Why Spider-Man (2002) is still a top comic book movie
In 2002, Spider Man was released in theaters. It beat opening weekend numbers by grossing over $114 million. It would gross $825 million on a budget of $139 million during its theatrical run. It was also very well received by critics and adored by fans. It spawned two sequels and a sort of reunion in Spider-Man: No Coming Home. Now, 20 years later, it’s just as punchy and enjoyable. Everything from the performances to the iconic music and, most importantly, it’s the introduction to the most relatable superhero of all time.
This film has stood the test of time for years and will continue to do so as fans will remember it fondly.
Everyone knows how great a performer Willem Dafoe is. He had a long and prolific career that earned him four Oscar nominations. He even recently received an honorary doctorate from UWM. He brought that same energy and skill to the villainous Norman Osborn. He played it with pure chaos, anger, and a surprising amount of vulnerability. Norman is a complicated character in this film. He is going through a crisis in his life and is slowly losing his mind. This spawned some best moments for the character. His performance is still recognized as one of the greatest super-villain performances of all time. Like Tobey, Dafoe would end up reprising the role almost 20 years later in Spider-Man: No Coming Home.
Willem Dafoe isn’t the only great performance here. The entire main cast is amazing, with Tobey Maguire, Kirsten Dunst, and James Franco all featuring. All of them totally embody their characters, and the chemistry between Maguire and Dunst is easily one of the best romantic pairings in any superhero movie. It plays on the classic “girl next door” trope, but does it extremely well. Franco plays Dafoe’s son, and while they don’t look alike at all, they are also shown to have great chemistry. Their relationship sets up every movie that would follow. Even though Dafoe wouldn’t come back for them. One of the most underrated performances comes from Cliff Robertson, playing Uncle Ben. His death was heartbreaking and lingered in the public mind for years. No one has ever said, “With great power comes great responsibility” better. It also can’t be underestimated how good JK Simmons is as J. Jonah Jameson. Every actor playing that role from now on is just chasing Simmons.
Danny Elfman is perhaps best known for composing the incredible works of Tim Burton, but his score for this film is equally iconic and important. It helps define the character and set the tone that is not only a Marvel movie, but also a Sam Raimi movie. The impact of this score can be felt in all of the following Spider-Man movies and games, each trying to capture that magical feeling that Elfman created during the web scenes. There’s no greater sense of adventure than when Peter starts swinging in New York and the main title theme blares through the theater speakers.
This score was so important to the minds of the public that it was used to stir up feelings of nostalgia for Spider-Man: No Coming Home. Even if they didn’t immediately realize why they felt the way they felt, it’s hard to deny the power an iconic score has on the minds of the audience.
Not part of a larger franchise
In 2002, there was no interconnected storytelling in superhero movies. There was no massive MCU conglomeration like there is today. Whether you think that’s a good thing for cinema in general, it’s hard to deny that part of the charm of this film is that it functions as a solo film. No need to read the synopsis or watch shows on Disney Plus. He was simply telling the story he was telling and the audience was swept away with no problem. This movie’s separation from something like the MCU is a big part of why it’s lasted over 20 years later. It’s a very unique story meant to not only introduce us to Peter Parker, but to set the stage for the world of superheroes. It’s hard to get audiences invested in the story of a man gaining powers from a spider bite, but this movie did it at a time when superhero movies were almost always considered movies. flops.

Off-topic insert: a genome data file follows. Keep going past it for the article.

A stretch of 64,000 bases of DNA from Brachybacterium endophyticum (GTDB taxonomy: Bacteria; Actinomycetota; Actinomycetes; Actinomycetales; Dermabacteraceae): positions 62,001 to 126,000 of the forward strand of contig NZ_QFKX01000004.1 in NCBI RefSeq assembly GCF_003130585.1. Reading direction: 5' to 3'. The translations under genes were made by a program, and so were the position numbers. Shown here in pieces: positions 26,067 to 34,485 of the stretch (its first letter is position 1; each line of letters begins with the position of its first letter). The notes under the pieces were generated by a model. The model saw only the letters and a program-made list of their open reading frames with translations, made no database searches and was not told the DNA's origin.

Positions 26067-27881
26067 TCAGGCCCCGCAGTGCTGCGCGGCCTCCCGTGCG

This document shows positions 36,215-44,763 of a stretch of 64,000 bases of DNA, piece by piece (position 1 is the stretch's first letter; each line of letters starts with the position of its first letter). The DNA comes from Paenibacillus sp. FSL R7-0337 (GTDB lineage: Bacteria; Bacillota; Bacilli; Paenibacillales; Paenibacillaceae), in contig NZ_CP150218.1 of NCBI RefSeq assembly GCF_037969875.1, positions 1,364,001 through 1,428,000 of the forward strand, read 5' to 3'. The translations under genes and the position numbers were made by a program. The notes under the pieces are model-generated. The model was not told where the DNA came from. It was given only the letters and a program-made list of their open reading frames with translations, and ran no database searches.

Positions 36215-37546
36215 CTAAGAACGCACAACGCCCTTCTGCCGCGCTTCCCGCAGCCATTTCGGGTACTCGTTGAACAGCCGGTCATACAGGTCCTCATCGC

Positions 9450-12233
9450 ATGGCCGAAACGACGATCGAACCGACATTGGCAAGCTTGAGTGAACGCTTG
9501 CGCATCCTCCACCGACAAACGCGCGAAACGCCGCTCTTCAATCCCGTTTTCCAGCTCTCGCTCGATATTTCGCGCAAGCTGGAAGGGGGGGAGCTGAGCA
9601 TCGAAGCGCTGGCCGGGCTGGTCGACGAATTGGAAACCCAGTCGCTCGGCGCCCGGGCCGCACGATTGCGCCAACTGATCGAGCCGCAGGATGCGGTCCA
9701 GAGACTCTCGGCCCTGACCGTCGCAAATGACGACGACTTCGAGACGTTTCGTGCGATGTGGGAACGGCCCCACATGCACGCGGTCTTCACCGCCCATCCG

While there were superhero stories that found success before 2002, it was the film that proved they could not only be box office juggernauts, but also critically acclaimed ones. The interconnected storytelling franchises are here, and they’re not going anywhere. This movie proved that you don’t need it to tell a great adventure story.
Peter Parker is every child
Amy Pascal, president of Columbia Pictures at the time of release, told Variety about the film, “We didn’t have a lot of characters like that, but at the time, to be honest, I didn’t think really about things that way. You know, nobody talked about IP. Nobody said content. Nobody said you need superhero movies. People weren’t talking like that. We fell in love with Peter Parker.” Peter Parker is all the kids who always wanted to be something more than themselves. He wasn’t an athlete, he wasn’t rich, and he was in love with someone who barely noticed him. More than any other iteration of Spider-Man, the original film shows the overwhelming humanity that Peter brings to the table. Despite all the things life throws at him, he still dons the suit and saves the day without a single thank you or anyone even knowing it was him.
Peter Parker is, in the truest sense of the word, a true superhero. 20 years later, there’s been no better example of this than the 2002 movie that introduced the majority of the world to the web-slinger. This movie, thanks in part to the character, will go down as one of the greatest superhero movies of all time.